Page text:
MUMBAI/COPENHAGEN (Reuters) - Mobile phone maker Nokia Oyj has played down a multi-billion rupee tax demand from India, saying it did not have to pay any part of the demand for now and would continue to fight the claim.
Indian tax officials demanded Nokia pay 20.8 billion rupees ($383 million) in unpaid taxes, stepping up claims against foreign companies, although the Delhi High Court issued a stay on the demand.
The tax order, if enforced, would add to pressure on Nokia’s finances which are already being strained by falling sales. The company axed its annual dividend payment for the first time in its history to shore up its cash position.
“Nokia reiterates its position is that it is in full compliance with local laws as well as the bilaterally negotiated tax treaty between the governments of India and Finland and will defend itself vigorously,” the company said in a statement.
Nokia has seen a rapid dwindling of its cash reserves and ended 2012 with net cash of 4.4 billion euros ($5.6 billion), down 22 percent from a year earlier.
It was not clear how long the stay on the tax demand would remain in force.
The order from the Indian tax officials covered five fiscal years starting from 2006/07, according to a March 22 notice on an Indian court’s website.
The demand comes as Asia’s third-largest economy is aggressively pursuing tax claims against foreign companies as it seeks to rein in its budget deficit to avoid a credit rating downgrade.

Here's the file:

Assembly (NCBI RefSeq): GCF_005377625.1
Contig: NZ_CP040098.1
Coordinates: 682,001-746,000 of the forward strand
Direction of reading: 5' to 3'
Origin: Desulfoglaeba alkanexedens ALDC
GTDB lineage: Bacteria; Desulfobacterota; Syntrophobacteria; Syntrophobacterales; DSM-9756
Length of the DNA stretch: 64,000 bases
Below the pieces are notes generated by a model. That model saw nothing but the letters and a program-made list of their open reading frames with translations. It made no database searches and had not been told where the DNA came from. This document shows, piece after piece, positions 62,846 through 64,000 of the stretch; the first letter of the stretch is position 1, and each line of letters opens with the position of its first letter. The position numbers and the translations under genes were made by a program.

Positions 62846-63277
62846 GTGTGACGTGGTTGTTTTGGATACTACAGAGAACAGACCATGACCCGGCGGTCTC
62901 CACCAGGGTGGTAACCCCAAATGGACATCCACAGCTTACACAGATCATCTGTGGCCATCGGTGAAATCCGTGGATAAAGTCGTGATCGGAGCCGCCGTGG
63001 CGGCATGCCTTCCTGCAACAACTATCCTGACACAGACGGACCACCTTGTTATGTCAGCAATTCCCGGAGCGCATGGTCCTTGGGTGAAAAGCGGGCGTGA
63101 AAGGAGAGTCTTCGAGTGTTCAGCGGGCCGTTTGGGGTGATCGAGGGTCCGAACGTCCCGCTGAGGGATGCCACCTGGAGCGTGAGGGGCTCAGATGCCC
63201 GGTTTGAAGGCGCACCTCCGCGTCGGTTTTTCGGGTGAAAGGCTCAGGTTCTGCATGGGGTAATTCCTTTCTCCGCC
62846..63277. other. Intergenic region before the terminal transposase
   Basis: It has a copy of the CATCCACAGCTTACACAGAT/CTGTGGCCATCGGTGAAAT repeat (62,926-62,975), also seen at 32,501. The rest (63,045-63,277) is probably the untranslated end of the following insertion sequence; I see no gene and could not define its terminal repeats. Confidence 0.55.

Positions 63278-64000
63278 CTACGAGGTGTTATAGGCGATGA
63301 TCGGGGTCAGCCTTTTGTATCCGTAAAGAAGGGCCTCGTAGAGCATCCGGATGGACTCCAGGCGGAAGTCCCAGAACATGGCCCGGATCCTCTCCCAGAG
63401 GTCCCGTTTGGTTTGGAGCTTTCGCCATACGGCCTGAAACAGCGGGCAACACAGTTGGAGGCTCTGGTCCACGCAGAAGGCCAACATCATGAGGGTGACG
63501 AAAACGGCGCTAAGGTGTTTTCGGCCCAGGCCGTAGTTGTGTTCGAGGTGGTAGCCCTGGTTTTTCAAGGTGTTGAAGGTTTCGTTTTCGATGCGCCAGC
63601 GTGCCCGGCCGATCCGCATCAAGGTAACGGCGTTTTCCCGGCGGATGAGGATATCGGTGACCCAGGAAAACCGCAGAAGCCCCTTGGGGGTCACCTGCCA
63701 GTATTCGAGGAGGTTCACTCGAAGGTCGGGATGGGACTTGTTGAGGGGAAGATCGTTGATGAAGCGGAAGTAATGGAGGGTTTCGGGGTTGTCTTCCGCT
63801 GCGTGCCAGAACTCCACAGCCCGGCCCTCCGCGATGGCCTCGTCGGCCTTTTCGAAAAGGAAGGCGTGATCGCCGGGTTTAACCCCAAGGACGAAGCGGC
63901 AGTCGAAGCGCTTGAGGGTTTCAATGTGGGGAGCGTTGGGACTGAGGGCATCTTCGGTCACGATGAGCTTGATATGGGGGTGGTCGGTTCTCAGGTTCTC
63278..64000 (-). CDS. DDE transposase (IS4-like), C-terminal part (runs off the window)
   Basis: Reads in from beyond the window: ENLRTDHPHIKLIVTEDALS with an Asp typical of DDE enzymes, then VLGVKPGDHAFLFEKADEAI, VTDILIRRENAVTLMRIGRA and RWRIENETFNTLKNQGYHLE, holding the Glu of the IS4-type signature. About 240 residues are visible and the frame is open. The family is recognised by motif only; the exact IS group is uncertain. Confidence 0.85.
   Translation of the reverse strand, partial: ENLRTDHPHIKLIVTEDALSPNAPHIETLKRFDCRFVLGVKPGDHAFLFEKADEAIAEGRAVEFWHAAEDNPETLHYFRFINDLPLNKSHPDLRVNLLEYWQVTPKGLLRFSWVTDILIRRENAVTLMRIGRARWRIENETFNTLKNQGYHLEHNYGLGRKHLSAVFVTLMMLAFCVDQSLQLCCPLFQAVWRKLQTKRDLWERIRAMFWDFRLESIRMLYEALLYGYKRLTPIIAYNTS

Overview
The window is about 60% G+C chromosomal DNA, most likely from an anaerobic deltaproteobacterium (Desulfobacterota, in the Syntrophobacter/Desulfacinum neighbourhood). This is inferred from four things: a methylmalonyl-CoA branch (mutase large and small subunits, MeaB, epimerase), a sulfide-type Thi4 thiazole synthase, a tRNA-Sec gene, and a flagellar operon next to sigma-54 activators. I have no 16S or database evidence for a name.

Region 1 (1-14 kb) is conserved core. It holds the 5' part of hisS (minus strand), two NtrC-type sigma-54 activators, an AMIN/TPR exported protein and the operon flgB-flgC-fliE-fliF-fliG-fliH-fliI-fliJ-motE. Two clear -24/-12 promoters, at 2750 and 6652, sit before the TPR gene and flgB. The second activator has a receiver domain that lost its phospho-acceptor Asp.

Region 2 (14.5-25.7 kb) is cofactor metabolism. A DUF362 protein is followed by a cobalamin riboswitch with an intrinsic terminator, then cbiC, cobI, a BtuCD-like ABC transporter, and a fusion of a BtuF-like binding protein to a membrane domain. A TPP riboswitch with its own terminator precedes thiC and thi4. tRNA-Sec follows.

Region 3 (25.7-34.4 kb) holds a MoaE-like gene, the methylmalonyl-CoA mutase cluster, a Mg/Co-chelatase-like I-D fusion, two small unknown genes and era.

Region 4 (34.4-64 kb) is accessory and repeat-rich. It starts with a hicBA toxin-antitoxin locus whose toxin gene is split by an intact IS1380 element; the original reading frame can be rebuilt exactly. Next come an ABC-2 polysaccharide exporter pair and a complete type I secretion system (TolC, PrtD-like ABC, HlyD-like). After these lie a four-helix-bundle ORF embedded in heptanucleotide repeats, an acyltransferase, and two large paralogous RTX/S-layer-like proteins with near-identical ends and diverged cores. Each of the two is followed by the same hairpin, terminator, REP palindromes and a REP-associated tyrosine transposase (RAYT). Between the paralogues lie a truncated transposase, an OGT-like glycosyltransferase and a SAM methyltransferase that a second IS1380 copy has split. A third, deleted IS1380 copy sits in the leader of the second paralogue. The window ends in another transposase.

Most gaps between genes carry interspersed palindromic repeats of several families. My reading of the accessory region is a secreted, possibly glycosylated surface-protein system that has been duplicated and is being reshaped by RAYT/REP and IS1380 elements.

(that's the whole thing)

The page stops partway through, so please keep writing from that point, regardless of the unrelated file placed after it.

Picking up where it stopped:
Last month, a government official said tax authorities had accused Cadbury Plc, now part of U.S. snacks firm Mondelez International Inc, of misleading them about production from a new factory to avoid about $46 million in taxes.
Royal Dutch Shell Plc, Vodafone Group Plc and LG Electronics Inc are also among companies involved in tax disputes in India and have challenged the orders.
Nokia said it filed a writ before the Delhi High Court petitioning against the order. The court has asked the tax department to file a “counter-affidavit” within one week.
A lawyer for Nokia India assured the court that the company would not move any funds outside India, except in the normal course of business, until the date of the next court hearing, the court document showed.
Countries like India are crucial for Nokia’s attempt to hold on to global market share after giving up its spot as market leader to Samsung. It has been expanding its Asha line of low-end smartphones and India is widely seen as a key market for such cheaper models.
The company last month objected to tax officials entering its factory in Chennai in southern India, which is one of its biggest facilities. Nokia said it has invested over $330 million in Chennai since setting up the factory in 2006.
Reporting by Ritsuko Ando in Copenhagen and Sumeet Chatterjee in Mumbai; Additional reporting by Terhi Kinnunen in Helsinki; Editing by David Holmes